With the accelerating growth of the crypto-asset class and as the underlying technology becomes more prominent within the public consciousness, mergers and acquisitions of this sort will become more common. According to coverage by Fortune, the deal is reportedly to have been $400 million.
Currently, Circle has three products: Circle Pay, which allows people to send money to each other as simply as sending a text message; Circle Trade, a trading desk that provides institutional investors liquidity for their crypto holdings; and Circle Invest, an app currently in production that will allow more individuals to invest in the growing crypto asset class without the sharp learning curve.
With Circle Poloniex, the company will have one of the largest token exchanges to expand upon its resources and to further extend its reach into the global financial markets.
“We envision a robust multi-sided distributed marketplace that can host tokens which represent everything of value: physical goods, fundraising and equity, real estate, creative productions such as works of art, music and literature, service leases and time-based rentals, credit, futures, and more.”
Circle is clearly predicting massive growth of a token economy as more and more traditional and novel assets become transferable in the distributed accounting system of blockchain.
Having long been under barrage from the community over customer support tickets in the void, locked accounts, missing deposits, and other troubles, Poloniex will now benefit from Circle’s emphasis on customer support and means of appropriately scaling operations.
The fact that Goldman-Sachs is an investor in Circle has been a focal point in the community’s response to the acquisition, as this marks the closest Wall Street has come to the industry. While only a vicarious proximity, it will be the performance of companies like Circle that will prompt Wall Street to get involved.
One question that has been on many minds since the announcement is where the acquisition places Circle in a regulatory context. Being the first startup to obtain the controversial New York Bitlicense as well as a similar license from the United Kingdom’s Financial Conduct, the company has gotten a reputation for its conservative and risk-averse approach to its operations, and taking the reigns of a cryptocurrency exchange certainly involves absorbing a lot of risk.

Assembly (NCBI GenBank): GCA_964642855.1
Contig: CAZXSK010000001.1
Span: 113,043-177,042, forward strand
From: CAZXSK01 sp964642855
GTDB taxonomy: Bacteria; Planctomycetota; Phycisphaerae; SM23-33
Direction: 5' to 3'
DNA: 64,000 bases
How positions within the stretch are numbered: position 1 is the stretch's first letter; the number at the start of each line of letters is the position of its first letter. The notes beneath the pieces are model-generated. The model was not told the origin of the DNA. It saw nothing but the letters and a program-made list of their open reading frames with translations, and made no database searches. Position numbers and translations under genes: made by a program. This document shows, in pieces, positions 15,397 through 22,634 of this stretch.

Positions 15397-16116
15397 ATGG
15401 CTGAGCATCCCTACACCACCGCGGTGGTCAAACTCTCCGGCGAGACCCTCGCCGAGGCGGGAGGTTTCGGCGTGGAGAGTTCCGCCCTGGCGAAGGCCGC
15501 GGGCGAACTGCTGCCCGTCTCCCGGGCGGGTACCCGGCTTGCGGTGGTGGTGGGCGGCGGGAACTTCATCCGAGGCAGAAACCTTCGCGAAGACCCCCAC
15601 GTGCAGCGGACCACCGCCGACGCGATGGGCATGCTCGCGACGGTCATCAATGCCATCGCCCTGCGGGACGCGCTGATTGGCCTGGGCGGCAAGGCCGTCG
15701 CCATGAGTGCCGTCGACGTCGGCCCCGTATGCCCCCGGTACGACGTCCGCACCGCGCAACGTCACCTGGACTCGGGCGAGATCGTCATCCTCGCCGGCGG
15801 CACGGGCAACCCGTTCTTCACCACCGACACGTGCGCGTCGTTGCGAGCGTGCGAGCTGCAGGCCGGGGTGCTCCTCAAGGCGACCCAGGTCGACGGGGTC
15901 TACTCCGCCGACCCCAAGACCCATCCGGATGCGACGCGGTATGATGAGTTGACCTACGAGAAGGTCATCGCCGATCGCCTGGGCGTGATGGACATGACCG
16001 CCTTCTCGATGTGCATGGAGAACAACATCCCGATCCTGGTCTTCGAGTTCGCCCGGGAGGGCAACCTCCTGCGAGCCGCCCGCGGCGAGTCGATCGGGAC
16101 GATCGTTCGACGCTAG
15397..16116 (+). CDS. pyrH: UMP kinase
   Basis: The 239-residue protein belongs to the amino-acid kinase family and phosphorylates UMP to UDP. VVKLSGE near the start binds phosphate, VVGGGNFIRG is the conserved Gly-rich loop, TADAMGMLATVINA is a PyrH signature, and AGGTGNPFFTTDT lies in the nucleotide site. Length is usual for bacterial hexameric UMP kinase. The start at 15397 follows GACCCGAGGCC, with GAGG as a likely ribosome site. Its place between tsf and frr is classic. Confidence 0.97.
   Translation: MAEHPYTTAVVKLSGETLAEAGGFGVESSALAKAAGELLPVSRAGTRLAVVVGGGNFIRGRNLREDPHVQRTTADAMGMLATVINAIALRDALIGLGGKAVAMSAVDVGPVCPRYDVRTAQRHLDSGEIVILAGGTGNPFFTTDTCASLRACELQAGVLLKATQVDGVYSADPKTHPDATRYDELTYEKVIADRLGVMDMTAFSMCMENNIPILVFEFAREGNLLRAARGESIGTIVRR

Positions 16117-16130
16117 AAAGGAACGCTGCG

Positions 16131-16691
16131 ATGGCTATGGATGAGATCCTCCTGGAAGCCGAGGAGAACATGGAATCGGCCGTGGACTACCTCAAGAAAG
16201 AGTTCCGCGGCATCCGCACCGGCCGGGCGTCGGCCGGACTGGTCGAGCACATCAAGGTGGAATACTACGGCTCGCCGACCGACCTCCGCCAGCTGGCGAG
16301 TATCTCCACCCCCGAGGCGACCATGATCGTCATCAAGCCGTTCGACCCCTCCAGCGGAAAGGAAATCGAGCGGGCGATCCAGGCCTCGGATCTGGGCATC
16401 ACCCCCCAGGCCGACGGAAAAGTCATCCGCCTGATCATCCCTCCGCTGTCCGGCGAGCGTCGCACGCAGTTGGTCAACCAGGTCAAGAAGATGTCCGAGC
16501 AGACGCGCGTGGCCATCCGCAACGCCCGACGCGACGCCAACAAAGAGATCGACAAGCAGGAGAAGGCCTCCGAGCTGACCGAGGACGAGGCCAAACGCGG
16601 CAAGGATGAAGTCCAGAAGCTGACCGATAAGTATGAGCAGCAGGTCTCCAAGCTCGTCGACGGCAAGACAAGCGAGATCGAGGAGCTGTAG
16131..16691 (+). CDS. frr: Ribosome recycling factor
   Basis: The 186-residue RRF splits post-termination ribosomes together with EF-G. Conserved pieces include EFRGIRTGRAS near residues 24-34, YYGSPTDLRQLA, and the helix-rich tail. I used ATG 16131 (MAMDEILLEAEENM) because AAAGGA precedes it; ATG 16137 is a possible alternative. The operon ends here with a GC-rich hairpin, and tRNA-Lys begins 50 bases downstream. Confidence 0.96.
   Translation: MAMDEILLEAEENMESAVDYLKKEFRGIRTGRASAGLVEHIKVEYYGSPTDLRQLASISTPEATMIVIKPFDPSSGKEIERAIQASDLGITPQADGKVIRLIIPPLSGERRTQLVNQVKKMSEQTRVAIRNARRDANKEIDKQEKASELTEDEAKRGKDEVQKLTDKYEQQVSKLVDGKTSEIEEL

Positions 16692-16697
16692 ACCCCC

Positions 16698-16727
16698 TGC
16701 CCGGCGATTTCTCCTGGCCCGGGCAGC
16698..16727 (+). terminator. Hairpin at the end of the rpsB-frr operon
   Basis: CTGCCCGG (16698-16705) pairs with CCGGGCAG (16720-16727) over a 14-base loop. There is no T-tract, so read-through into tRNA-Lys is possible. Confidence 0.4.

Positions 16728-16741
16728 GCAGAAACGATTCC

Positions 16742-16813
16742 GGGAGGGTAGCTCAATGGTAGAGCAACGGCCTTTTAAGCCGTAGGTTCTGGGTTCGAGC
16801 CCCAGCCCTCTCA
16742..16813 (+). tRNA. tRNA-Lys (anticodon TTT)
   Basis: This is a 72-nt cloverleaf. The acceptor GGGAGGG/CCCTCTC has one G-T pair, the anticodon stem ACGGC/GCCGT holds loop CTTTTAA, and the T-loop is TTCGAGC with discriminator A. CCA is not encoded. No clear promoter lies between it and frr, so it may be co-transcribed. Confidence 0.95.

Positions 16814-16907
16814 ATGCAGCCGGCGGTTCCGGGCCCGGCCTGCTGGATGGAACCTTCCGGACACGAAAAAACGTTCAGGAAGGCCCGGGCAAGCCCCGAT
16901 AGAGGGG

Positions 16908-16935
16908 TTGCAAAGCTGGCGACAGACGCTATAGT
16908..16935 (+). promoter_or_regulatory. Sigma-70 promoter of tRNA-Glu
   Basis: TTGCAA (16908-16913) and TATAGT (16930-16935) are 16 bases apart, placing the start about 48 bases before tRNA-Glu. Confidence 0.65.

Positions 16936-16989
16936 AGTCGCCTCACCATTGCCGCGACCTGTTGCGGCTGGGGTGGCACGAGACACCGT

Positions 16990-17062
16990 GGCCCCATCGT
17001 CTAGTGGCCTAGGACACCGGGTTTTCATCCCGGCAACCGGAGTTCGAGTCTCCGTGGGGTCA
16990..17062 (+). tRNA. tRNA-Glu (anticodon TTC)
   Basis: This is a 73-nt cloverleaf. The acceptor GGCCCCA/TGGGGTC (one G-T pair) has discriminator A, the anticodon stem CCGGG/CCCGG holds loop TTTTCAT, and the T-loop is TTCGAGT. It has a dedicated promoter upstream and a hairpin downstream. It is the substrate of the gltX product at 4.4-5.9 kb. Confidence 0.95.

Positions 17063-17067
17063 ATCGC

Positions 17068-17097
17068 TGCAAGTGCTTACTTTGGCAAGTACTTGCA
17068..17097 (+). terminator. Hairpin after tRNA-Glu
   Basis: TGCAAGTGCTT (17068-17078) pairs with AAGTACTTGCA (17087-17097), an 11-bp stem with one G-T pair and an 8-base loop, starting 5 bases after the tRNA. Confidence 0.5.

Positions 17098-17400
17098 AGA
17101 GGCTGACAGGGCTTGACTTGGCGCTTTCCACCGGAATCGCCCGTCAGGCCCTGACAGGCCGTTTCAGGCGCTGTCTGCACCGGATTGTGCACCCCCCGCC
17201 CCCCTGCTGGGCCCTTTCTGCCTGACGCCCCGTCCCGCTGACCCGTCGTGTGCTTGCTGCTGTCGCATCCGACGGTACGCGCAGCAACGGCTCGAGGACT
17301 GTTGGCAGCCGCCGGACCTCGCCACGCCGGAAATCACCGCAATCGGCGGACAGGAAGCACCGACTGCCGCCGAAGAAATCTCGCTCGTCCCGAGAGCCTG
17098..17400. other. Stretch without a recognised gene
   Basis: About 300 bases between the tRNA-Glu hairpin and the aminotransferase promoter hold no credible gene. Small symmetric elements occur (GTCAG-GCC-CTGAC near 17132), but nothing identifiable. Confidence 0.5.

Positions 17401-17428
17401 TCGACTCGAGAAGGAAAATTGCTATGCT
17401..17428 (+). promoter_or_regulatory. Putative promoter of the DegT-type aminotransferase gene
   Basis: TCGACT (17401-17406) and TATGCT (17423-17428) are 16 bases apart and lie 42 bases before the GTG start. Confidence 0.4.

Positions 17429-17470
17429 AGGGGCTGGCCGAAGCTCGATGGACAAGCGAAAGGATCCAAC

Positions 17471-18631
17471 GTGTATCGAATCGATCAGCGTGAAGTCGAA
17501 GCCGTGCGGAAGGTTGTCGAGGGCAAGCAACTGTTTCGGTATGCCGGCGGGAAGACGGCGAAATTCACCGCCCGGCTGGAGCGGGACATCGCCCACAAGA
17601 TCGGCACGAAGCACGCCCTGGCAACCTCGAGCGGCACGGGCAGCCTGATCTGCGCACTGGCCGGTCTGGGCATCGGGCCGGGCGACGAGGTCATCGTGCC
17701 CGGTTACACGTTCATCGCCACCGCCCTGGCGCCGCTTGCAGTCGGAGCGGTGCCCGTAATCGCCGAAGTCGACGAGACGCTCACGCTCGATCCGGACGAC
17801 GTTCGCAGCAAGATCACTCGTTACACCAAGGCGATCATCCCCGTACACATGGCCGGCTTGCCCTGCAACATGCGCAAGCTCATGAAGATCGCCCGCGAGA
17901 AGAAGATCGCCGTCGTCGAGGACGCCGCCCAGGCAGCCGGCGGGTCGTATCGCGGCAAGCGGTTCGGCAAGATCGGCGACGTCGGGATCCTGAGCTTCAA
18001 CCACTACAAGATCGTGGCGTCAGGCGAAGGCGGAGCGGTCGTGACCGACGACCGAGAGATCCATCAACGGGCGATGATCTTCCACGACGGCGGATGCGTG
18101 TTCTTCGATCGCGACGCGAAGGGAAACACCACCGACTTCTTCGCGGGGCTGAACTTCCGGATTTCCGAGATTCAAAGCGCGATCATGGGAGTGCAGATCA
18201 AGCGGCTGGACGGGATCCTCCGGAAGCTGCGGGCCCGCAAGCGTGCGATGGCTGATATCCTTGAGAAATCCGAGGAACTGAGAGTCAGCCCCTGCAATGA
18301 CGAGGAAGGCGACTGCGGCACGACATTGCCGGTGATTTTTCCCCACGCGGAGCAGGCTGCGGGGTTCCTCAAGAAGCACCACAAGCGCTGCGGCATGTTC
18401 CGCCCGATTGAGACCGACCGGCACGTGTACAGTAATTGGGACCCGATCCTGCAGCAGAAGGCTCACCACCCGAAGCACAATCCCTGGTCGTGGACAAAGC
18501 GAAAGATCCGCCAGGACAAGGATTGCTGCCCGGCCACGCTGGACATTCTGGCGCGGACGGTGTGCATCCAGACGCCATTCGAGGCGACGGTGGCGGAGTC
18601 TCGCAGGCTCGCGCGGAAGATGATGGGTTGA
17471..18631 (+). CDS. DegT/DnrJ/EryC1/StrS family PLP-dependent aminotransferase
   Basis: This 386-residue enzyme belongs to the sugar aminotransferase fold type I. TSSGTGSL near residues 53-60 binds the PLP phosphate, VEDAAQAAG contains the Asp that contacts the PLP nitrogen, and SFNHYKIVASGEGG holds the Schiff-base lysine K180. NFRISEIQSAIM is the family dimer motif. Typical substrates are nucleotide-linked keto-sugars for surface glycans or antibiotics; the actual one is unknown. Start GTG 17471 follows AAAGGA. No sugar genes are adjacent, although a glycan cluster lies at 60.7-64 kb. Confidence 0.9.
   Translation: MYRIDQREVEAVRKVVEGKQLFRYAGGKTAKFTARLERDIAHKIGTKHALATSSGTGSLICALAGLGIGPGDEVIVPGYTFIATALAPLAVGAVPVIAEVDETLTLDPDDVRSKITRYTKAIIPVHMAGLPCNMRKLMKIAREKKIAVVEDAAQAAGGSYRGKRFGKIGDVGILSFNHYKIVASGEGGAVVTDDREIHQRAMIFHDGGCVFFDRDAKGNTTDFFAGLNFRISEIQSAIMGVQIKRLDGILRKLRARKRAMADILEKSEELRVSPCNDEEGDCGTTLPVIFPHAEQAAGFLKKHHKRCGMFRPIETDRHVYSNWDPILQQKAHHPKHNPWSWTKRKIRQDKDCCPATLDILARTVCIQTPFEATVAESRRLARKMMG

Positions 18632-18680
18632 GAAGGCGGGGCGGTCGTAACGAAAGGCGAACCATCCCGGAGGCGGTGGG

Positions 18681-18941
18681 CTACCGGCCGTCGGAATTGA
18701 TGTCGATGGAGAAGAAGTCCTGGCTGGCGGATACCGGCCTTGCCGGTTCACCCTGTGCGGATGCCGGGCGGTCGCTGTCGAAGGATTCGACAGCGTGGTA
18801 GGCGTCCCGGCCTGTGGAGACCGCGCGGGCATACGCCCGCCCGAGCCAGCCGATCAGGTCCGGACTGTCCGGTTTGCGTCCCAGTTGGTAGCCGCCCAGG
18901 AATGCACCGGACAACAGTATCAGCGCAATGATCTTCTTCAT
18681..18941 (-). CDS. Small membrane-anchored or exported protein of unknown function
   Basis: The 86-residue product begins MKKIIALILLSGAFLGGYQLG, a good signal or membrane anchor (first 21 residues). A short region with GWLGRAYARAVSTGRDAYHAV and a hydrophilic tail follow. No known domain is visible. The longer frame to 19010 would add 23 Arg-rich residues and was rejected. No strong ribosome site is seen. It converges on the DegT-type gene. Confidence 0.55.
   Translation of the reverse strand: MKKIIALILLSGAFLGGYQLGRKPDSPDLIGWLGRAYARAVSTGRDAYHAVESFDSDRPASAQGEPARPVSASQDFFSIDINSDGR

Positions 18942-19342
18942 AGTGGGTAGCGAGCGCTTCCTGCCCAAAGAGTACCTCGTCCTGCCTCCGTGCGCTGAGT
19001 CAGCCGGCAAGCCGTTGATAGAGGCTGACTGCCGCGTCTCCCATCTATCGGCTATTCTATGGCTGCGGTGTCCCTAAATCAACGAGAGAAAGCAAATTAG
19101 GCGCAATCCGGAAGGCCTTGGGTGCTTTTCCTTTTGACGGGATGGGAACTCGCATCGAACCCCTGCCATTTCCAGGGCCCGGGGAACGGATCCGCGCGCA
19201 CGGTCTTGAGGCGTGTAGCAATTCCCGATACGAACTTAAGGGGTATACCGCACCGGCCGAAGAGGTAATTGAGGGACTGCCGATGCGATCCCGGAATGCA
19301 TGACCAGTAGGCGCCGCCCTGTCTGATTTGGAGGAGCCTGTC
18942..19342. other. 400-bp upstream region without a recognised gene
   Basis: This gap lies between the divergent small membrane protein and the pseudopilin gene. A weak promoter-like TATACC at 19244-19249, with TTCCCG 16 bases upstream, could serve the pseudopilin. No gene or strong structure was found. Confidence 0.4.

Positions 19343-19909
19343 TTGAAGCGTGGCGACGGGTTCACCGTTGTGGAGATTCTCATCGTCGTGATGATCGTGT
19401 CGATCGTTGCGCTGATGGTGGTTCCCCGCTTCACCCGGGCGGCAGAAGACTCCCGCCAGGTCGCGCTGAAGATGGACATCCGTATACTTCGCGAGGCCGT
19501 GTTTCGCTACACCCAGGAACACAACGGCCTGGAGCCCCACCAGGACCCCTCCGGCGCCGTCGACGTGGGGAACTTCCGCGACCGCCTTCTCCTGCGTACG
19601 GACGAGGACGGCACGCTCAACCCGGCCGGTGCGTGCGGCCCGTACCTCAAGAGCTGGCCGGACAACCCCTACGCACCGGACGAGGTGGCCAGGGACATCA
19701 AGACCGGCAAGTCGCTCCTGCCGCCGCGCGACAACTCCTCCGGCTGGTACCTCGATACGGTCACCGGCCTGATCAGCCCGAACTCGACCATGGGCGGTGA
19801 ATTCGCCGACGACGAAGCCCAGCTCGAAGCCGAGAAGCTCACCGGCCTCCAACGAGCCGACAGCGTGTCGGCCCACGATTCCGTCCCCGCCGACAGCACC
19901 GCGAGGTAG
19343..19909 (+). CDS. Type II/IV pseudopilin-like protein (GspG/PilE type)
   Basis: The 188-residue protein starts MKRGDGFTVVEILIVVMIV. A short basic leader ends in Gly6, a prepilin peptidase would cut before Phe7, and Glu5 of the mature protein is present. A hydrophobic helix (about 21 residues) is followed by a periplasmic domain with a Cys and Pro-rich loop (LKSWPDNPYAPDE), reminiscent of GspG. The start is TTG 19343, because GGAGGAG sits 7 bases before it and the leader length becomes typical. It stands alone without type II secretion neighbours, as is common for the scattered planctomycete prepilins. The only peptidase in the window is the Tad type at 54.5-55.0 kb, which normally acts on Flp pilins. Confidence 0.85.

Below is a Tweeted image from journalist Nathaniel Popper of a slide from a confidential presentation in which Circle outlines the state of play of the acquisition:
Circle will operate Poloniex as a standalone venture under a new holding company subsidiary. The company will use its expertise and extensive capabilities to expand the exchange’s operations, bringing on board 80-100 new employees.
The slide also reveals that Circle has actually been in direct correspondence with the SEC regarding the regulatory implications of the move. The new Circle Poloniex will be registered with the SEC and FINRA as a Broker/Dealer and in doing so be licensed as an electronic trading marketplace (ATS). The SEC reportedly approved of Circle’s approach to the acquisition and “indicated that they would not pursue any enforcement action for prior activity.”
Circle is angling to become the US’s first regulated crypto exchange that will welcome many types of crypto-assets including “tokens that would be deemed securities.”
Ultimately, Circle’s strategy is placing it at the intersection of the legacy and emerging financial markets with an obsessive focus on prime customer experience.
Currently, the most popular exchange for cryptocurrencies is Coinbase/GDAX, which claimed around one billion dollars in revenue in 2017 while also officially achieving unicorn status in an industry first. This year will see these ventures–functioning as crucial avenues of investment, commerce, and interest in the industry–optimize their market strategy in an attempt to maintain their competitive edge in a rapidly accelerating industry.
Dark Circle Logo via Circle.com